We noticed this rather lovely van in the paddock – A Renault Saviem SG2. Produced from 1965-1982 it was beautifully restored.Finally the new Alpine A110 a lightweight turbocharged sportscar from the legendary French marque. I don’t like new/supercars much but we saw the prototype of this at last years festival and thought it was lovely and had still managed to retain the look of the original Alpine. This model is pretty close to the full production model which will be available in 2018 and was making its world debut although I believe it will cost over £50k so it won’t be joining the family! There wasn’t much action on the track on Thursday as it is the Moving Motorshow day but we had a look round the Paddocks with the normal display of current F1, a special class to celebrate Tom Kristensen’s career and some pre-war vehicles which were interesting. We didn’t have time to get to the rally stage which is normally worth a look. There were lots of supercars and newly launched production models which didn’t interest us but made a lot of 6 year old boys very happy!

So all in all we had a pretty good day, no problems with traffic, just a couple of very light showers and it was pleasantly warm and we met up with several friends. But one or maybe two days is enough these days, it’s all a bit new and corporate for our liking – bring on the Revival and then Mario gets to play.

A motoring catch up – 2017 so far…

We’ve been rather lapse with posting so far this year so here is a quick pictorial catch up of what we’ve been up to so far…

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In April James navigated on the London to Lisbon Rally for Michael Moss in the Fiat 2300 which started from Brooklands Museum. The first leg took in roads very near our home, in fact the first regularity finished just a few hundred metres from James’ workshop! Maybe local knowledge helped as they had a great first day. The first coffee stop was at the fantastic workshops of vintage Bentley specialist William Metcalf. After the first day in the UK they took they ferry to France for a further 8 days of intense rallying through France, Spain and Portugal in all conditions from snow to blazing sunshine. They had a great week with a pretty respectable top 20 finish in a car that was rather large for many of the tests.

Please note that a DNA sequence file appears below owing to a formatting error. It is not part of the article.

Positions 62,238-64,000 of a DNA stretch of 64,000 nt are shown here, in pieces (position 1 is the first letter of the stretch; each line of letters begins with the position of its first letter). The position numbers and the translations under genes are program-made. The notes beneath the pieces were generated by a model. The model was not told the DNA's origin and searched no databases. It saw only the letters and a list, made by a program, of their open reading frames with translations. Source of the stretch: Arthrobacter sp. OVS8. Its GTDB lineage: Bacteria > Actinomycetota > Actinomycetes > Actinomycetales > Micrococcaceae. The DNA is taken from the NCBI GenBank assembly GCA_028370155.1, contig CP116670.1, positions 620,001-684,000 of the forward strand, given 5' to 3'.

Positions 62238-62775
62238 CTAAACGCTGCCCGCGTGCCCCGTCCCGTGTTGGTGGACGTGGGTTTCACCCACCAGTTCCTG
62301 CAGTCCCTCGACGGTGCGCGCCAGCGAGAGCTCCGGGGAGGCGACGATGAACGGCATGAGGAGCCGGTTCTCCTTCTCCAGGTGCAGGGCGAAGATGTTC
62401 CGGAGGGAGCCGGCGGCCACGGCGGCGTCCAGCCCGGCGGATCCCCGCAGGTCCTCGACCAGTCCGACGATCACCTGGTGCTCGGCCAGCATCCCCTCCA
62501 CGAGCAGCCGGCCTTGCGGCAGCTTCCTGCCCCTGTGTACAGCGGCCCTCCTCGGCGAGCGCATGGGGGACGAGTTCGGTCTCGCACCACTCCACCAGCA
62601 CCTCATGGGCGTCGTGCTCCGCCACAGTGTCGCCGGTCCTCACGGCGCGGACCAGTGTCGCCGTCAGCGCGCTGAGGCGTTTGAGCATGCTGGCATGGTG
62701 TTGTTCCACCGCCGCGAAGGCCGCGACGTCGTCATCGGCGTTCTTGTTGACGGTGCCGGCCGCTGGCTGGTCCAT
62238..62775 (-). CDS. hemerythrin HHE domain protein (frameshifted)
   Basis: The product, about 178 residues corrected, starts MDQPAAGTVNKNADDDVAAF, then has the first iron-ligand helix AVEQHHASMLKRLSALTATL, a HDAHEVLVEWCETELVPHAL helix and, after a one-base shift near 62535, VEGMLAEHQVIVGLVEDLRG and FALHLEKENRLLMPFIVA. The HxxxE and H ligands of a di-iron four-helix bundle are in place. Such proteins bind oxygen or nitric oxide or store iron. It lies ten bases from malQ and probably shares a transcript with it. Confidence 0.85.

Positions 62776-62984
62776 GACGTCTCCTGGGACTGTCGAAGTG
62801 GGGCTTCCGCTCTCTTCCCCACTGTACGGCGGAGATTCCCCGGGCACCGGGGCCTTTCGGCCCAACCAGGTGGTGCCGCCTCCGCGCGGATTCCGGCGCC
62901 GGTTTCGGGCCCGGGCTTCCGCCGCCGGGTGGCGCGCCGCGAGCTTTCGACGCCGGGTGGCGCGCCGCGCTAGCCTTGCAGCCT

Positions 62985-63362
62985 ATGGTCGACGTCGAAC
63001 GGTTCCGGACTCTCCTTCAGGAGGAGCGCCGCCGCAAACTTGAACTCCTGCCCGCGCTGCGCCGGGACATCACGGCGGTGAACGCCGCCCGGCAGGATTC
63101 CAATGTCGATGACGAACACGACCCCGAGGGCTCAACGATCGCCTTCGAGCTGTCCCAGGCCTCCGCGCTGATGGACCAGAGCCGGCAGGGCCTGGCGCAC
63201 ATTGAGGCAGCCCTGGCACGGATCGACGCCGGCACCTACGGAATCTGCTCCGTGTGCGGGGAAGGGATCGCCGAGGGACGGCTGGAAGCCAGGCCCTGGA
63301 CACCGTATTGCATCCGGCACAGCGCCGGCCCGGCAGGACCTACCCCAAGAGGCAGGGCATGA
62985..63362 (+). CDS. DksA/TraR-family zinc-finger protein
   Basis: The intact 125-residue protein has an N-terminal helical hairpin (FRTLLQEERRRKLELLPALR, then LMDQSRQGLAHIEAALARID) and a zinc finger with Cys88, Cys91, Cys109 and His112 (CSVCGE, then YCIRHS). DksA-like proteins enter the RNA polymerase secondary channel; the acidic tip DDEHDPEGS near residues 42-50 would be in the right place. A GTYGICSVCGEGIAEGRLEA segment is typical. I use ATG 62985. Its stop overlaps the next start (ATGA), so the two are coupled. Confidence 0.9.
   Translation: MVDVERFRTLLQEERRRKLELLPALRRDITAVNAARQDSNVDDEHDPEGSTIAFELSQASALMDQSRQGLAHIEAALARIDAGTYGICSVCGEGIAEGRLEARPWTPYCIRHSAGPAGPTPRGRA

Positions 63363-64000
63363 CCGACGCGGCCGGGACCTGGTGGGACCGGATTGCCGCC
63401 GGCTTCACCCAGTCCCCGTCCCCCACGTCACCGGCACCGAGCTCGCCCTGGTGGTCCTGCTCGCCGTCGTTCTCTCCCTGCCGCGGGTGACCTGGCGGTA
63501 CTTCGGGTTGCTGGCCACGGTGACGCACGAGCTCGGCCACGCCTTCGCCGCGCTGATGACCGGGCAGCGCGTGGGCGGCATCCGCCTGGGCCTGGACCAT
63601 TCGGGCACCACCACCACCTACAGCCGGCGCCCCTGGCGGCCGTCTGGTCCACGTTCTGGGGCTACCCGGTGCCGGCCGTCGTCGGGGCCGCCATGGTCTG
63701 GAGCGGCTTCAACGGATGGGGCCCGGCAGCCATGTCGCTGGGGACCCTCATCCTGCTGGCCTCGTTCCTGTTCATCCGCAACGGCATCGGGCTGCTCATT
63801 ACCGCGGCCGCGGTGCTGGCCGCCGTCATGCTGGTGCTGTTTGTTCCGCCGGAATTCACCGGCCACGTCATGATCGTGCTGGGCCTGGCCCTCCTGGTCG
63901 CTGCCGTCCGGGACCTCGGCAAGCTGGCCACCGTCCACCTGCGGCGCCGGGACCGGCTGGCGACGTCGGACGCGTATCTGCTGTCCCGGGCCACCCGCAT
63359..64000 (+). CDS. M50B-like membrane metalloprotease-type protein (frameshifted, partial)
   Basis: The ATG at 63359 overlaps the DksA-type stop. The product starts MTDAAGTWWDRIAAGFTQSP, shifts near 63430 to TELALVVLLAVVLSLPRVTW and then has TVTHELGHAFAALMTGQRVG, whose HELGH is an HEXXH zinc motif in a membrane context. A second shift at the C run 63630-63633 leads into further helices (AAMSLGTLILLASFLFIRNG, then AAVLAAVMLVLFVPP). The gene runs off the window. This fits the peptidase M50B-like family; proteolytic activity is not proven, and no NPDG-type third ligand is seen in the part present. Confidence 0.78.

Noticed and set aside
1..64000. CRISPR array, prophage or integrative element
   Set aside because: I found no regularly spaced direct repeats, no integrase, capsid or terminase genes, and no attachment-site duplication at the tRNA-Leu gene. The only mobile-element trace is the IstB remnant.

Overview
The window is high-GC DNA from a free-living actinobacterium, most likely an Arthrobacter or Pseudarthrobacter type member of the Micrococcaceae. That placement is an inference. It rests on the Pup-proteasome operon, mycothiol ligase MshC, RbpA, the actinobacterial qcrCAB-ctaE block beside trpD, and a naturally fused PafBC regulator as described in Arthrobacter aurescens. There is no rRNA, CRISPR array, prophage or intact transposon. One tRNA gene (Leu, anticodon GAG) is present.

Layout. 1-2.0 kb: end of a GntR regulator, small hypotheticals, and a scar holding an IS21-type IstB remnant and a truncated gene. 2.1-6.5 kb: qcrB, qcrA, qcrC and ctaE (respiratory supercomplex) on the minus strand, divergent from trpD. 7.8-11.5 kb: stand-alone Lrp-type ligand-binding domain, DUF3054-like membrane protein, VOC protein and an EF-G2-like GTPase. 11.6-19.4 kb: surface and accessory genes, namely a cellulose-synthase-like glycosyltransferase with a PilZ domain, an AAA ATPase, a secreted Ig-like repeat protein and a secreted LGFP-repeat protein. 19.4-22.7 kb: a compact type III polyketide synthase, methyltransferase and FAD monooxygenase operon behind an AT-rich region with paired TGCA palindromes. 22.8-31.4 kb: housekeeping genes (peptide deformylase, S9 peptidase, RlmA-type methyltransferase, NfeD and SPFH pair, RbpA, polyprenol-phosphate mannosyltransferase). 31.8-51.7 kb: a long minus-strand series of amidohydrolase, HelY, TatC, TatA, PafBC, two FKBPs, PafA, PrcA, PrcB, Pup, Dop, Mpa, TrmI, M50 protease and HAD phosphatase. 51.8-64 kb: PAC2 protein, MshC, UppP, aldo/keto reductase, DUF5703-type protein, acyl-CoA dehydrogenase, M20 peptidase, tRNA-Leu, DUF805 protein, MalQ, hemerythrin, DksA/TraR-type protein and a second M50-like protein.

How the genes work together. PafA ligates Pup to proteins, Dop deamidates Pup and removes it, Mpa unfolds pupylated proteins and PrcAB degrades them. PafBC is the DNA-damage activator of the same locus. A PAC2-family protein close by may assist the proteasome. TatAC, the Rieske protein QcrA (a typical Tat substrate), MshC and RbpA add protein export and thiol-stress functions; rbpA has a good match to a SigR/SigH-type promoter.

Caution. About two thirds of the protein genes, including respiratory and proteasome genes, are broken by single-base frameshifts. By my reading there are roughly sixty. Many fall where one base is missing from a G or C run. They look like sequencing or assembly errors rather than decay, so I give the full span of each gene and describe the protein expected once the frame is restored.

Haslemere Classic Car Show
At the end of May it was time for the Haslemere Classic Car Show which we organise. This was the ninth year and it grows in popularity every year. Places for the tour and show were ‘sold out’ weeks before the event. We had great gathering of pre-1973 cars, around 90 of which were waved off by the Mayor on our morning tour of about 60 miles with a coffee stop at Lasham Gliding Club. Mario was there in a very useful capacity helping to transport lots of stuff about. He spent the day being admired peeking out between the stands. This year saw the launch of the HCCS Haslemere Hog – a charity event in Haslemere where 60 Pigs have been decorated by different organisations and then sold/auctioned to raise money. RoadHOG is great fun with his illustrations by Derek Matthews and his flying helmet and accessories. Mario even features on one side! A few of his ‘Hoggy’ friends also turned up in a Peugeot pickup to help support the event.

Our two competitions – Best Dressed Car and Crew and People’s choice produced some deserving winners. It was just a shame that after 8 sunny years the show ended a little early with a ‘Monsoon’!


Goodwood Breakfast Club – Soft Top Sunday